The story's plot is done with superb pacing, with not a single seemingly useless detail mentioned that would not prove its worth. The intrigue is maintained throughout the novel, never losing my attention even when the action slowed down in the middle as the romance gained more attention. No hacked off ending or convoluted and improbable plot twists marred the story, and the historical detail paid was astounding; it's evident that Mrs. Michaels had thoroughly done her research for this novel, even down to the diction and dialogue.
With regards to dialogue, it ranges from humorous to outrageously hilarious; I was laughing throughout the book at the antics of Kate's doltish and idiotic brother-in-law Adam, the amusing and loving butler Dearborn, and Kate's charming brother Val, who is getting his story next. All of the aspects of a fine novel are showcased in WHAT A LADY NEEDS, and I urge readers to read and see for yourselves what a great read this is. I've only recently been introduced to Kasey Michaels, and now I can say with certainty that her writing is original even in this heavily populated genre of historical romance.
Then I found the plot confusing, hard to follow, and a bit far-fetched. I'm OK with far-fetched as long as the author can convincingly bring me down the rabbit hole with them, but this one didn't really work for me. And I read the previoius book in this series so I should have been able to follow it. I did manage to finish it so that's something I guess. And I liked some of the side characters. The grandmother in particular I would like to have spent more time with.
As mentioned by others, this is the second in the series of four Redgrave books. In the first, brother Gideon, the Earl of Saltwood, meets Jessica Linden, the daughter of another Society member. Jessica's father had recently met his demise, along with Jessica's stepmother, and Jessica wants custody of her half brother, a quiet boy she had last seen 5 years earlier when he was 12. Gideon and Jessica initially square off over the issue of custody, but meeting Adam is enough to have Jessica rethinking obtaining custody. Jessica and Adam each hold a key to the mystery that may be missing from the second book.
What's not frequently mentioned, even on the author's website (that I could find), is that there is an even earlier introuction to the Redgrave family in the "Rules of Engagement" anthology. The story, "The Wedding Party," involves a family friend and occurs prior to the first book. As I remember, none of the current mystery is introduced in that story, but the incident where Valentine fell down the stairs and broke his leg (mentioned in the first book) does occur in this story.
While all four Redgrave siblings are introduced in Book 1, we do not see brothers Gideon or Max in Book 2. Along with Kate, we get to see Adam, Jessica's half-brother and Gideon's ward, as well as brother Valentine. I would have liked to see Gideon and Jessica in Book 2, but I understand that they are not needed to further the plot. We did, however, get to see some of the characters from the Romney Marsh series. I liked seeing them, but at the same time, I was trying to remember if there was anything from those books that shed some light on the mystery here, so that was a bit frustrating.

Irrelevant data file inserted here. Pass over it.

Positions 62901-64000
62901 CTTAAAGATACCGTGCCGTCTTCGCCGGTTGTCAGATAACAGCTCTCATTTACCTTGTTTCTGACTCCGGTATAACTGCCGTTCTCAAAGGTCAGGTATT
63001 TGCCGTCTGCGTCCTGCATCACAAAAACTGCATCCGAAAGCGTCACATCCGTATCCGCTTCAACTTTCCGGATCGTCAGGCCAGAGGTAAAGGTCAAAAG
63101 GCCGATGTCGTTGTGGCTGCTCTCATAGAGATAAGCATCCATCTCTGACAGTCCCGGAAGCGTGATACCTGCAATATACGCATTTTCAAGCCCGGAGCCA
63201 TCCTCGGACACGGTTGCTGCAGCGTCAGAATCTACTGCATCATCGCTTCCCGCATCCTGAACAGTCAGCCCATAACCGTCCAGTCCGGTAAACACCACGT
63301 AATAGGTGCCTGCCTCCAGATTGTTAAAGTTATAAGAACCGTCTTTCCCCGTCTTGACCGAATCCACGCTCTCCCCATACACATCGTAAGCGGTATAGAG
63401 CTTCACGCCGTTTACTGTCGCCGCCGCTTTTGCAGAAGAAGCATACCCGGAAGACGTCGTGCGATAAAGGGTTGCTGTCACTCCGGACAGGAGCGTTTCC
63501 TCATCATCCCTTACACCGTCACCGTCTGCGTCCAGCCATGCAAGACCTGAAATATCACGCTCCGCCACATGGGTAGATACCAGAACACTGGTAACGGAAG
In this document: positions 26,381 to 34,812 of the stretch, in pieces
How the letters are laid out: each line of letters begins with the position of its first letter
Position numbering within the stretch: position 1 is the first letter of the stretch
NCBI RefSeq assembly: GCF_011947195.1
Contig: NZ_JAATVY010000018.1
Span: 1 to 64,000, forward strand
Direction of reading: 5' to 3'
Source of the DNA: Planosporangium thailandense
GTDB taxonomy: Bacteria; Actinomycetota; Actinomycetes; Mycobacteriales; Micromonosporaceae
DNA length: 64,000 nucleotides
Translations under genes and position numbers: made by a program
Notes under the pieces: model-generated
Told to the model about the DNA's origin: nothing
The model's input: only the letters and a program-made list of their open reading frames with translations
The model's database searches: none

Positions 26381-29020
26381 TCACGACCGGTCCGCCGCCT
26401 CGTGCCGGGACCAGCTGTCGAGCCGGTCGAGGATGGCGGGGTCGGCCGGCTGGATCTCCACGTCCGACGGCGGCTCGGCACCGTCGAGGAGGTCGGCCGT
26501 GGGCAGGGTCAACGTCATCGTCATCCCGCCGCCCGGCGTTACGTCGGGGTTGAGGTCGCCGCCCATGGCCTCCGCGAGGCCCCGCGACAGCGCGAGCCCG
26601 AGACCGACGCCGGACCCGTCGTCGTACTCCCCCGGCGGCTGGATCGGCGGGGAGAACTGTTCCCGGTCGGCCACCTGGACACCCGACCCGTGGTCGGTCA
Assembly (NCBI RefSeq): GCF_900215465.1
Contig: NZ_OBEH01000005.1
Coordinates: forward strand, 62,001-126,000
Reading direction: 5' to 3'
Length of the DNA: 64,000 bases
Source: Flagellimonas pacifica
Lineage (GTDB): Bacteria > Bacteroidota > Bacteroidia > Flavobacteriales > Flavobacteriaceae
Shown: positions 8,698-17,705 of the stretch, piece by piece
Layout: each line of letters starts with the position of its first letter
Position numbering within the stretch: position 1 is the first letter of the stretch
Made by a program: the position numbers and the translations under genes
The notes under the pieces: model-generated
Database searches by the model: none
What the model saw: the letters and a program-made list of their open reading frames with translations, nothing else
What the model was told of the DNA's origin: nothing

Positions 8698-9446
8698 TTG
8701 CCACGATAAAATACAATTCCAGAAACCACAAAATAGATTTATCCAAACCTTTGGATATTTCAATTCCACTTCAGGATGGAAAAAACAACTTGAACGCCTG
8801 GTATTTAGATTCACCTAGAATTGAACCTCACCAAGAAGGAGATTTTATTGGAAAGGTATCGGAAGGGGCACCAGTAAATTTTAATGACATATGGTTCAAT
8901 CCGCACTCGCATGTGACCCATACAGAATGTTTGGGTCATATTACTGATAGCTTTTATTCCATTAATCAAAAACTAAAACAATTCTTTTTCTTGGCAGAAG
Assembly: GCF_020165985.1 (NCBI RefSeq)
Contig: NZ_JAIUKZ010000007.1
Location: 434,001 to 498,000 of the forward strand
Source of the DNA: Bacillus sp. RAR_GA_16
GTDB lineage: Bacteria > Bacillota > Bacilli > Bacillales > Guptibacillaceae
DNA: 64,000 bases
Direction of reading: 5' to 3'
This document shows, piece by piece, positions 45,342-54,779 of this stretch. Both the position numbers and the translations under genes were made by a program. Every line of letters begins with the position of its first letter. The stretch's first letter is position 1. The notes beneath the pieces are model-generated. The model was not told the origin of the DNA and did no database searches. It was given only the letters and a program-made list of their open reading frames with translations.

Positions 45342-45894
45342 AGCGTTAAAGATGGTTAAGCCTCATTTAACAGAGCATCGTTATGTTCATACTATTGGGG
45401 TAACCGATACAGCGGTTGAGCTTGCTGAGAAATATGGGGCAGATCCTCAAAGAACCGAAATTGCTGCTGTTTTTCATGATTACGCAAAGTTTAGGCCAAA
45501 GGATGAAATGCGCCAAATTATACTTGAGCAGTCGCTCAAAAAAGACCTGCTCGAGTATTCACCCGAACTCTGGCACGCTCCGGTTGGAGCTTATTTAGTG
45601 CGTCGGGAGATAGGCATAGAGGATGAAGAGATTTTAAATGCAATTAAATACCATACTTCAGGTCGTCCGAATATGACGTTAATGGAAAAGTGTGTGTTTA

As one of the other comments mentioned, this story is complex. There was a point in the middle of the book where I thought that it got bogged down in detail, and it was hard to stay focused and retain all the relevant details. Another concern about the complexity is the lag between installments. I was just thinking that i may need to go back and re-read the first and second books before I read the third installment, because there are so many things to remember.
In summary, I think that the author is particularly adept at weaving story lines through multiple books in a series. But, in this case, I think that although you may not need to read all of the books, you might understand better if you do. There are things in the first book that were personal to Jessica that were just not appropriate to share with her husband's young sister. I understand that, but if you haven't read the first book, you may not realize the significance of some of the things that are said (or not said).
I just found a listing on Amazon for the third book, What a Gentleman Desires, with a release date of September 24th. I'm looking forward to it.
Lady Katherine Redgrave has returned to her family's estate to search for her deceased father's journals. The horrible hellfire club started by her father is active once again, and the Redgraves need information so stop them. Simon Ravenbill, Marquis of Singleton, has joined forces with the Redgrave family to uncover the truth about the secret society he believes murdered his brother. He joins Kate to help search.
WHAT A LADY NEEDS was a fun and engaging story. Kate isn't a simple miss, but highly intelligent and knows her mind. She is full of sass and calls things for what they are. She doesn't hide. Simon was a great match for her. They got on well, and their banter and activities really showed off their character and their development. The romance was amazing and believable: it felt so real. Even the mystery was nicely done with more to be solved along the series.
Like I mentioned earlier, the family relationships was probably the best part of this series. I loved how the brothers and sister interacted as well as their grandmother. Holy Moly! That lady is great. But just the few pages I got with the siblings makes me crave the next book.
What an Earl Wants (The Redgraves)
What a Lady Needs
What a Gentleman Desires (Hqn)